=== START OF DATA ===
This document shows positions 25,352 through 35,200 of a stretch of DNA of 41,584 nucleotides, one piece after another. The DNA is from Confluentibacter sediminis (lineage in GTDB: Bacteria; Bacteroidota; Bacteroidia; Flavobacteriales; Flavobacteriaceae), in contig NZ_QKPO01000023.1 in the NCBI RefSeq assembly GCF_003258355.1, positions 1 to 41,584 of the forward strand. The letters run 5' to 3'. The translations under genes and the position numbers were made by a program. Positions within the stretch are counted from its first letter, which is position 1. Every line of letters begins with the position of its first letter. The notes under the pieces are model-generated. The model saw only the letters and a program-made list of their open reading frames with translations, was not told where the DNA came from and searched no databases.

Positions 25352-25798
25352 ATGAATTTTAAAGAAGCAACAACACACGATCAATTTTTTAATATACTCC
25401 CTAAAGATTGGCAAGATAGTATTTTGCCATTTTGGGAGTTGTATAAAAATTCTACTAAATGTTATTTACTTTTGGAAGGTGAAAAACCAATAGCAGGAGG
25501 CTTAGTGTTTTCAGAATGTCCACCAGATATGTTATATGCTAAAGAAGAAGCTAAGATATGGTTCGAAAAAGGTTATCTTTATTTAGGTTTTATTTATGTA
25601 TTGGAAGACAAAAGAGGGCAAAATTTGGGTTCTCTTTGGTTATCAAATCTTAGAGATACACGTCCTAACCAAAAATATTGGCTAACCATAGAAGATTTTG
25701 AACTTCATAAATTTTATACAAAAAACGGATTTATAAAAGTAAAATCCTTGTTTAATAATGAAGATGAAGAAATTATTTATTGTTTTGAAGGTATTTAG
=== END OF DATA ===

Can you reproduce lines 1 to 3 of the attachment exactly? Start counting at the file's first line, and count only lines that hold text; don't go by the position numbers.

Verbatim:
This document shows positions 25,352 through 35,200 of a stretch of DNA of 41,584 nucleotides, one piece after another. The DNA is from Confluentibacter sediminis (lineage in GTDB: Bacteria; Bacteroidota; Bacteroidia; Flavobacteriales; Flavobacteriaceae), in contig NZ_QKPO01000023.1 in the NCBI RefSeq assembly GCF_003258355.1, positions 1 to 41,584 of the forward strand. The letters run 5' to 3'. The translations under genes and the position numbers were made by a program. Positions within the stretch are counted from its first letter, which is position 1. Every line of letters begins with the position of its first letter. The notes under the pieces are model-generated. The model saw only the letters and a program-made list of their open reading frames with translations, was not told where the DNA came from and searched no databases.

Positions 25352-25798
25352 ATGAATTTTAAAGAAGCAACAACACACGATCAATTTTTTAATATACTCC